Jobs and the Economy
America is the richest country in the world, yet we continue to face a widening income gap where millions of Americans are working harder than ever, but they haven’t seen it reflected in their paychecks. Michiganders are working harder than ever, but their incomes are not keeping up with the cost of living, making staying in the middle class more difficult. As income inequality has increased, the rungs on the ladder of opportunity have grown further apart.
Congress can – and should – work together to create opportunity and increase economic opportunity so that all Michiganders and Americans have a chance to succeed. This includes raising the federal minimum wage so millions of workers get a much deserved raise. In Congress, I have co-sponsored H.R. 1010, which would raise the federal minimum wage to $10.10. Raising the federal minimum wage, which is widely supported by the American people, is good for workers, good for businesses and good for our overall economy.
I’m also a strong advocate for the Paycheck Fairness Act, which would provide equal pay for equal work for women. Right now in Michigan, a woman earns less for doing the same exact job and work a man does. That’s wrong. We should pass the Paycheck Fairness Act right away to close this discriminatory wage gap that costs women and their families thousands of dollars in lost wages each year.
The Fifth District – the birthplace of General Motors – put the world on wheels. Our communities have a proud legacy of manufacturing, and it is vital that we build upon this rich history to create an economy that works for everyone.
It’s in this spirit that I’ve been a champion of the ‘Make It in America’ agenda, a package of bipartisan bills to revitalize our nation’s manufacturing base and help create high-skill, high-wage jobs for Michigan and America.
This package of bills would help to rebuild our manufacturing base and invest in companies that locate here, in Michigan – not overseas. The legislative package has four key components, including developing a national manufacturing strategy; increasing manufacturing exports to other countries; encouraging businesses to innovate and bring jobs back to the U.S.; and investing in workforce and job training programs to support a workforce necessary for the twenty-first century economy.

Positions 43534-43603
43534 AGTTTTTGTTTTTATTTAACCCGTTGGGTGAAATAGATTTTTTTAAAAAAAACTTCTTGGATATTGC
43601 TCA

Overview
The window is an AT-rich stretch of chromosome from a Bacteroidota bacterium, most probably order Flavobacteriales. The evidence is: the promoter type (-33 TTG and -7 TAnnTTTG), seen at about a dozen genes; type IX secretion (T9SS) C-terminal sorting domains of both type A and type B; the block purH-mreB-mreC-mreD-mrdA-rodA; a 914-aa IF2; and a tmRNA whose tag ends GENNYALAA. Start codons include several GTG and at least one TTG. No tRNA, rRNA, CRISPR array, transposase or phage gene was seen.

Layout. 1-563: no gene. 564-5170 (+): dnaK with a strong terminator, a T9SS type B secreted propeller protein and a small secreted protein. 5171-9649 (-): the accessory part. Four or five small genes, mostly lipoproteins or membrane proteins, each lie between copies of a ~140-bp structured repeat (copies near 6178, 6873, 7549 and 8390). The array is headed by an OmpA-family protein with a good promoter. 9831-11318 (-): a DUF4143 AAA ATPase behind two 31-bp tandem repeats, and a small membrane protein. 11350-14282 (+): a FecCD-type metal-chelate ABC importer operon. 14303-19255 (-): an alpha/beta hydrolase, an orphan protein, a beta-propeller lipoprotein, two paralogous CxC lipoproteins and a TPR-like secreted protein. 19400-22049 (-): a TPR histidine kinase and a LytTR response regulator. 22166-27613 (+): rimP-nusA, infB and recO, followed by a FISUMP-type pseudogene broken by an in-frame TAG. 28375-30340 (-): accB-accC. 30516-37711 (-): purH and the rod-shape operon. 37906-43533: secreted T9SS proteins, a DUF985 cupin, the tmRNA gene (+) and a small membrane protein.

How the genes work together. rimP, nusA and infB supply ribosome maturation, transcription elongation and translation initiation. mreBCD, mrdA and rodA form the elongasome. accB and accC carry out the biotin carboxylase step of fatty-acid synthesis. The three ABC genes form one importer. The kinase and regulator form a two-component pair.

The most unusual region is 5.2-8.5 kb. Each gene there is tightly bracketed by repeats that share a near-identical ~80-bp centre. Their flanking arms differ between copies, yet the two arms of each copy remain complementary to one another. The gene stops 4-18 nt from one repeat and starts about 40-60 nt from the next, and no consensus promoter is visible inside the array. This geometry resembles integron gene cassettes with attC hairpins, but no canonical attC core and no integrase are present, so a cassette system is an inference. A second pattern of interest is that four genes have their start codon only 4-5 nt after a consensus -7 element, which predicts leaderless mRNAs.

One key piece of legislation alongside this package is the 21st Century Jobs and Manufacturing Act, which would expand on successful collegiate partnerships and jobs-training programs that already exist in Michigan to give workers career-ready skills in the jobs of tomorrow.
Growing up in Flint, I’ve seen firsthand the effect so-called “free trade” deals can have on our economy. At its peak, Flint had nearly 80,000 jobs in the automotive manufacturing industry. Today, that number is down to 10,000. Too often, we’ve been promised that trade deals such as the North American Free Trade Agreement (NAFTA) will grow our economy and create American jobs – instead, they’ve done the opposite, contributing to the loss of tens of thousands of good-paying jobs to companies overseas while creating an uneven playing field tilted against our workers.
Unfortunately, the President’s administration is currently negotiating a new so-called “free trade” deal, the Trans-Pacific Partnership, entirely in secret. Congress so far has been left out of the negotiating process, even though the President will be asking Congress to vote in favor of this fast-tracked deal. Nothing I’ve seen so far leads me to believe this new TPP deal is any different from NAFTA.
Trade policies negotiated in secret, like the TPP, are not the right course for Michigan and I will continue to oppose them being fast-tracked. My district was sold a bill of goods the last time around and is still dealing with the effect NAFTA had on our local economy. TPP would double down on these bad policies, and I simply can’t support it.
More on Jobs and the Economy
Congressman Dan Kildee (MI-05), the co-chair of the Congressional Urban Caucus and Vice Ranking Member of the House Financial Services Committee, hosted a congressional forum today in Washington, D.C. as part of his new “The Future of America’s Cities and Towns” initiative that seeks to change the way Congress and policy makers think about and invest in communities.